# How income, class, religion, etc. relate to political party

Gene Expression
Mar 27, 2012 7:11 AMNov 20, 2019 1:47 AM

Update: There was a major coding error. I've rerun the analysis. No qualitative change. As is often the case a 10 minute post using the General Social Survey is getting a lot of attention. Apparently circa 1997 web interfaces are so intimidating to people that extracting a little data goes a long way. Instead of talking and commenting I thought as an exercise I would go further, and also be precise about my methodology so that people could replicate it (hint: this is a chance for readers to follow up and figure something out on their own, instead of tossing out an opinion I don't care about). Just like below I limited the sample to non-Hispanic whites after the year 2000. Here's how I did it: YEAR(2000-*), RACE(1), HISPANIC(1) Next I want to compare income, with 1986 values as a base, with party identification. To increase sample sizes I combined all Democrats and Republicans into one class; the social science points to the reality that the vast majority of independents who "lean" in one direction are actually usually reliable voters for that party. So I feel no guilt about this. I suppose Americans simply like the conceit of being independent? I know I do. In any case, here are the queries: For row: REALINC(r:0-20000"LLM";20000-40000"M";40000-80000"UM";80000-*"BU") For column: PARTY(r:0-2"Dem";3"Ind";4-6"Rep") What I'm doing above is combining classes, and also labeling. The GSS has documentation to make sense of it if you care. Some of you were a little confused as to what \$80,000 household income in 1986 means. I went and converted 1986 dollars to dollars today.

As you can see \$80,000 in 1986 would be \$166,000 today. So what percentile in household income is \$166,000? Here it is (I rounded generously, so it is really 43 or 93 and such, instead of 40 or 95):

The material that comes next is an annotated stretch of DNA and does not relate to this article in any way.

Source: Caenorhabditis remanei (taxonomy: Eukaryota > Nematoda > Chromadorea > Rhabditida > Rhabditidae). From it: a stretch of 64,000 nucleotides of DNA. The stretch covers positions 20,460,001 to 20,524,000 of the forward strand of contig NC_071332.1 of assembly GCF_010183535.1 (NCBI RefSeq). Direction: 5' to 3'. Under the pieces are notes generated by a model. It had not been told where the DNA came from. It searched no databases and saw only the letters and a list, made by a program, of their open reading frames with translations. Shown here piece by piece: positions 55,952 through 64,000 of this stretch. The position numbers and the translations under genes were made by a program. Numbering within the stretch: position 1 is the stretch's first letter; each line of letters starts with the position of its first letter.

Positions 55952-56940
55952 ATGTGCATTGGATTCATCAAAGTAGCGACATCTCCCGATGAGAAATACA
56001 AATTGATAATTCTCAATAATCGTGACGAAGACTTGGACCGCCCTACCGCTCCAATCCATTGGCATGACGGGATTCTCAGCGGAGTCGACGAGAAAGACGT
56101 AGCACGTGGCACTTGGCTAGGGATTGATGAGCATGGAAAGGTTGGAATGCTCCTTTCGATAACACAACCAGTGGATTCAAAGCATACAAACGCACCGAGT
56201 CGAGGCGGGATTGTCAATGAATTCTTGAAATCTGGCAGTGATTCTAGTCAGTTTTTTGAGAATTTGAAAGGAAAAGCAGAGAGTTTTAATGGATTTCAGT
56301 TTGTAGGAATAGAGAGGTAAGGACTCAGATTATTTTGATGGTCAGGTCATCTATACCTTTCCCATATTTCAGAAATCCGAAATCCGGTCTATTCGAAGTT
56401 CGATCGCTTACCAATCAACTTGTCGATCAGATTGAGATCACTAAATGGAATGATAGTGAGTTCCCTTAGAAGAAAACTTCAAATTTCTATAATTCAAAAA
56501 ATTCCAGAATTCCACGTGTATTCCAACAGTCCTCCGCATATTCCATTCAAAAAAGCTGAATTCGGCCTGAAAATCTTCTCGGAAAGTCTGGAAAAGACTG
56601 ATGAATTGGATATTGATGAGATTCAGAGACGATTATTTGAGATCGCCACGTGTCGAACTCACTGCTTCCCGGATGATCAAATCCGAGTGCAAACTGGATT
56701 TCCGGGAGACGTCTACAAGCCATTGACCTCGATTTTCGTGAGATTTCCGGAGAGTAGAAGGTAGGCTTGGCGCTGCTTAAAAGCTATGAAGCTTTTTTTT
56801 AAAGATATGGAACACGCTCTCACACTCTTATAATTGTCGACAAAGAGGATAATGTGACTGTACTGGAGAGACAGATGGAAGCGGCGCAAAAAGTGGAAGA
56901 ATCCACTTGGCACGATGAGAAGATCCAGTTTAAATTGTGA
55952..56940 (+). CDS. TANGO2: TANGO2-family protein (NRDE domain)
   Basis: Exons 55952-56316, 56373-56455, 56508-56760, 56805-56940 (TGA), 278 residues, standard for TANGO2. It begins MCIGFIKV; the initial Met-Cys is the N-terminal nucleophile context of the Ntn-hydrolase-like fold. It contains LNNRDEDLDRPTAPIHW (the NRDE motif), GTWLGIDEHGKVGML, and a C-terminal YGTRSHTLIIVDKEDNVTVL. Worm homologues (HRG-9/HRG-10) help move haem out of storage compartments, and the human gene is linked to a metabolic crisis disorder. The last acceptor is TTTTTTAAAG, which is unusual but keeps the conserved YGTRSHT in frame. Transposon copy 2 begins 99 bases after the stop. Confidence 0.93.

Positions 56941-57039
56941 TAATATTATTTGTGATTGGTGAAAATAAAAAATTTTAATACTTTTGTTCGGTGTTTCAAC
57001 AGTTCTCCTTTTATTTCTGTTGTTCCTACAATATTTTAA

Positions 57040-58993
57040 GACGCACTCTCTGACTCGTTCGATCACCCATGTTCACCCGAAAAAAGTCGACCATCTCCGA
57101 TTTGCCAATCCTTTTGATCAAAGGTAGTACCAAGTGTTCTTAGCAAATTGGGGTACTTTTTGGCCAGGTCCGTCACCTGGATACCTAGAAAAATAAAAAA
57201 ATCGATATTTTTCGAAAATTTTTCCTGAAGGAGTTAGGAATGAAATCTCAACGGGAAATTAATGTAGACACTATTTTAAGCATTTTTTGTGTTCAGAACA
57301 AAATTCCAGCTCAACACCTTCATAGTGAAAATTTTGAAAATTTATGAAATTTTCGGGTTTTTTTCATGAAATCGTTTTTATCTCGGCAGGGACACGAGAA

Value of income conversion

19862012

\$20,000\$42,000

\$40,000\$83,000

\$80,000\$166,000

To clear up future confusions I have relabeled the income ranges with the descriptive classes above. You can argue all you want that being in the ~5% of income is not upper class, but just pretend I used a different term (e.g., higher middle class?). I'm not too hung up on the terminology, I'm more focused on the people in the top 5% of the income distribution. The local doctor or successful business person, not the billionaire who owns an island in the Caribbean. Now you have a sense of the classes which we'll be looking at. In the results below I report the proportions of the row and column values. So the leftmost three columns will tell you the percentage of Democrats who are upper class, while the rightmost three columns will tell you the percentage of upper class people who are Democrats. The leftmost three columns add up to 100% vertically, the rightmost three columns 100% horizontally. The second major aspect of reading the table below is that I "controlled" for various sets of characteristics. So, for example, you see the income and party identification patterns for those with no college education, and those with college educations. Here are the variables: DEGREE(r:0-2"No College";3-4"College"), BIBLE, REGION(r:1-4,8-9"Not South";5-7"South"), SEI Two notes here. First, I used the Census division categories. Second, the "socioeconomic status index" is more than just income, and I created three broad classes, giving you the percentile ranges.

Income rangeQuantitative classDescriptive class

Up to \$20,000< 40%Lower & Lower Middle (LLM)

\$20,000 to \$40,00040% to 70%Middle (M)

\$40,000 to \$80,00070% to 95%Upper Middle (UM)

\$80,000 and up> 95%Broad Upper (BU)

Columns = 100%Rows = 100%

DemIndRepDemIndRep

LLM425133402433

M282728371845

UM211627351353

BU8611341155

No College

DemIndRepDemIndRep

LLM515539392635

M292731362044

UM161424311653

BU436281557

College

DemIndRepDemIndRep

LLM242819451342

M252824421147

UM32253540835

BU19192238953

Bible is Word of God

DemIndRepDemIndRep

LLM636139352244

M272832241659

UM101023161075

BU12571182

Bible is Inspired of God

DemIndRepDemIndRep

LLM374928412336

M312929411643

UM241729371152

BU851430862

Bible is Book of Fables

DemIndRepDemIndRep

LLM375128512928

M252224532024

UM232030501730

BU15718551134

Not the South

DemIndRepDemIndRep

LLM405028412435

M272728391843

UM231728381349

BU10611391249

The South

DemIndRepDemIndRep

LLM475433392333

M292829351748

UM181427281160

BU641223967

Bottom 50% of socioeconomic status

DemIndRepDemIndRep

LLM555944402733

M282730362341

UM141121321751

BU435341749

40% to 10% of socioeconomic status

DemIndRepDemIndRep

LLM343826401941

M313029381447

UM262431331354

BU9715281062

Top 10% of socioeconomic status

DemIndRepDemIndRep

LLM182817431443

M242724411148

UM30203440653

BU26252542948

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